London: Longman, Brown, Green & Longmans, 1855-56.
First edition. Folding engraved map, 13 plates (5 color and 8 tinted), and 8 plans (2 folding, 5 in text). xiv, , 388; iv (i.e. vi), 426; x, 448 pp. 3 vols. 8vo. Brown half-calf gilt by Morrell, morocco lettering pieces, marbled endpapers, a.e.g. Some scattered light foxing. A very attractive set Penzer pp. 43-50; Casada 53; Spink 7; Abbey Travel 368; Macro, 640; Howgego IV, B95. Provenance: William Foyle (Beeleigh Abbey book labels). Item #314798
"In 1852 Burton proposed to the Royal Geographical Society that he make the hajj, or pilgrimage, to the Islamic holy cities of Mecca and Medina. Forbidden to non-Muslims, less than half a dozen Europeans were known to have visited them and lived, and of those only the Swiss explorer J. L. Burckhardt had left a detailed account. Burton intended to make the pilgrimage in complete disguise as a Muslim native of the Middle East ... an exploit of linguistic and cultural virtuosity which carried considerable risk for its perpetrator ...Burton first travelled to Egypt, where he ... modified his former persona to become Sheikh Abdullah, a wandering Sufi dervish and practitioner of medicine. So successful was he in the latter role that he soon developed a thriving practice ... After the fasting month of Ramadan he proceeded by camel to Suez, whence a tumultuous voyage on a pilgrim boat took him to the Arabian port of Yanbu' al-Bahr. He then travelled by caravan to Medina, arriving on 25 July 1853. There he remained for some weeks as he explored the city, visiting the Prophet's tomb and venturing to nearby sites such as the battlefield at Uhud. On 31 August he departed Medina with the Damascus caravan and reached Mecca early on 11 September 1853. Later that morning he proceeded to the Great Mosque and stood before the Kaaba.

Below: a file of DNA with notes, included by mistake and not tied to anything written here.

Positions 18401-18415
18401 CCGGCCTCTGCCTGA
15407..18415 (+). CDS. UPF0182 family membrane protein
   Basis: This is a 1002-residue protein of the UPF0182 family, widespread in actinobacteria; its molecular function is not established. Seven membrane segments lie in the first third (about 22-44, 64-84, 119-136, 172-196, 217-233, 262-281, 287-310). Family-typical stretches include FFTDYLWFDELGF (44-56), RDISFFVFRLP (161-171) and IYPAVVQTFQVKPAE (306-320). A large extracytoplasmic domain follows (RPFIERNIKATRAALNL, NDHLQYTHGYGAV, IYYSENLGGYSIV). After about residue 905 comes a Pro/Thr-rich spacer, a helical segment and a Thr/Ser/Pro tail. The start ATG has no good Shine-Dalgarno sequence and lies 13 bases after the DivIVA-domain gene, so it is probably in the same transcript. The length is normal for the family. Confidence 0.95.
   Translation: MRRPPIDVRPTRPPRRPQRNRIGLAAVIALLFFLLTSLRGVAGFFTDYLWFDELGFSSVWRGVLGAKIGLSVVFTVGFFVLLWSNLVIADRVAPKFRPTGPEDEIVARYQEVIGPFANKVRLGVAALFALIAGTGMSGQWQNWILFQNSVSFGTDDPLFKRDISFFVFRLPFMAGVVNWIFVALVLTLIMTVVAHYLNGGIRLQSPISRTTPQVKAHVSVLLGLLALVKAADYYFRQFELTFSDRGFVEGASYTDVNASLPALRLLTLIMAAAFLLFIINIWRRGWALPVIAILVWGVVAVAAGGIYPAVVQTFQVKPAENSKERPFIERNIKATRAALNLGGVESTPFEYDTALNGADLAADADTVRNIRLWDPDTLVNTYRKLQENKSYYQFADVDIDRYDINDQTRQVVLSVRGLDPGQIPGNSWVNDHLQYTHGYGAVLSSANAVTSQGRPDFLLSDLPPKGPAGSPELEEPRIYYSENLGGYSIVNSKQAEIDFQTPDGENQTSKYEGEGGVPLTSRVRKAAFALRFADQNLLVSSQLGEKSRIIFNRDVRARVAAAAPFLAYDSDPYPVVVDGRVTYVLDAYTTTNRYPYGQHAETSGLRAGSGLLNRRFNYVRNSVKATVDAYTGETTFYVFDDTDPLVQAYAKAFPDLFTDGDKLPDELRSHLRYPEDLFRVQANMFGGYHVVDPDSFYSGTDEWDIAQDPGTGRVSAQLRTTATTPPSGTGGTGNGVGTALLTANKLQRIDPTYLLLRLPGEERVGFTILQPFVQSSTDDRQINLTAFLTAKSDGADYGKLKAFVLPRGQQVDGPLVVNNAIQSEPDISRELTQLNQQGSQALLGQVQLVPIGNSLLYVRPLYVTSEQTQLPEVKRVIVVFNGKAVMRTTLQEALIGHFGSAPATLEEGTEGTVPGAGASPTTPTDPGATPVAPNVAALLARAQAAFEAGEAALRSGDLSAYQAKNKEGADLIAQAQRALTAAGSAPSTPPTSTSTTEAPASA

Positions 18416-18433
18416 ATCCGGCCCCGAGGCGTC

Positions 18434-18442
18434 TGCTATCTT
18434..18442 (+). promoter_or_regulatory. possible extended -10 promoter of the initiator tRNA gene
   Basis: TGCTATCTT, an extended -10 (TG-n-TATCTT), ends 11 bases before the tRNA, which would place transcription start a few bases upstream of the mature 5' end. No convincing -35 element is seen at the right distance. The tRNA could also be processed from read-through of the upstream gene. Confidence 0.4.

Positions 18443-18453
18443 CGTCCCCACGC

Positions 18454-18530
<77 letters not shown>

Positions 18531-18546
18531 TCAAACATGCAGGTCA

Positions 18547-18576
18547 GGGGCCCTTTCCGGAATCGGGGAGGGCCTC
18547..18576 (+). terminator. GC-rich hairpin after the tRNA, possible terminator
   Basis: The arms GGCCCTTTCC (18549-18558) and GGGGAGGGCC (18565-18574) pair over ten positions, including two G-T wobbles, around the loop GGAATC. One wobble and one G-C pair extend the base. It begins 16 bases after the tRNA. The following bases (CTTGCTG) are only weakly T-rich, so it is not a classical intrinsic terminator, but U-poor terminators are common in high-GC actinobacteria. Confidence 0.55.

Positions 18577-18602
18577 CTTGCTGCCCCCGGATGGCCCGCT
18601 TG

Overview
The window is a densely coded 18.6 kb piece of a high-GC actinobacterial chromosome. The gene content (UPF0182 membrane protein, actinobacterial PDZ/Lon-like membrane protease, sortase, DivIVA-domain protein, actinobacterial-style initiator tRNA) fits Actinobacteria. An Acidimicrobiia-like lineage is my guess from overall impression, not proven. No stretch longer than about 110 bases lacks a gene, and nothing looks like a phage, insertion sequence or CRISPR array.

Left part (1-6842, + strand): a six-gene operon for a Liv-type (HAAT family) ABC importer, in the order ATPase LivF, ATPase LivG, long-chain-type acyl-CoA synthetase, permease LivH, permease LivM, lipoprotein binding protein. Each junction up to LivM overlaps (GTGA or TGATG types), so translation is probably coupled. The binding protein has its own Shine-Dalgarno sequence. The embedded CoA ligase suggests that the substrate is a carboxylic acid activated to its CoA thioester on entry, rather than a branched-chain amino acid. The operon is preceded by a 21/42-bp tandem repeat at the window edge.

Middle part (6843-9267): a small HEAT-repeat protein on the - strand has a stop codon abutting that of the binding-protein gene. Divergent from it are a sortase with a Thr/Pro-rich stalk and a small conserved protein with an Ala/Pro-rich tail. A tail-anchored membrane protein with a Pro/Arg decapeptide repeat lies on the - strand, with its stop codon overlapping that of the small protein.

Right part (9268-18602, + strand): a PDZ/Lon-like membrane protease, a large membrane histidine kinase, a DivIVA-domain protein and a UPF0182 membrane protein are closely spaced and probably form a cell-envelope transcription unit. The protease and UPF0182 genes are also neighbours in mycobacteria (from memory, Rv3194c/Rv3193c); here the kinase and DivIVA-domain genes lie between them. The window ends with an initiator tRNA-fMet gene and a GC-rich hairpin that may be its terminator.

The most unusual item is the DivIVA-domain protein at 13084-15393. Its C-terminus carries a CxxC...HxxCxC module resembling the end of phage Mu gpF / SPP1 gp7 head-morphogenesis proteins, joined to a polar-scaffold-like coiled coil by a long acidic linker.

"During the several days that Burton spent in Mecca, he performed the associated rites of the pilgrimage such as circumambulating the Kaaba, drinking the Zemzem water, and stoning the devil at Mount Arafat. All the while, as at Medina, he secretly made the detailed notes that enabled his resulting book to surpass all preceding Western accounts of the holy cities ... A Personal Narrative of a Pilgrimage to Al-Madinah & Meccah made Burton famous and became a classic of travel literature" (ODNB).
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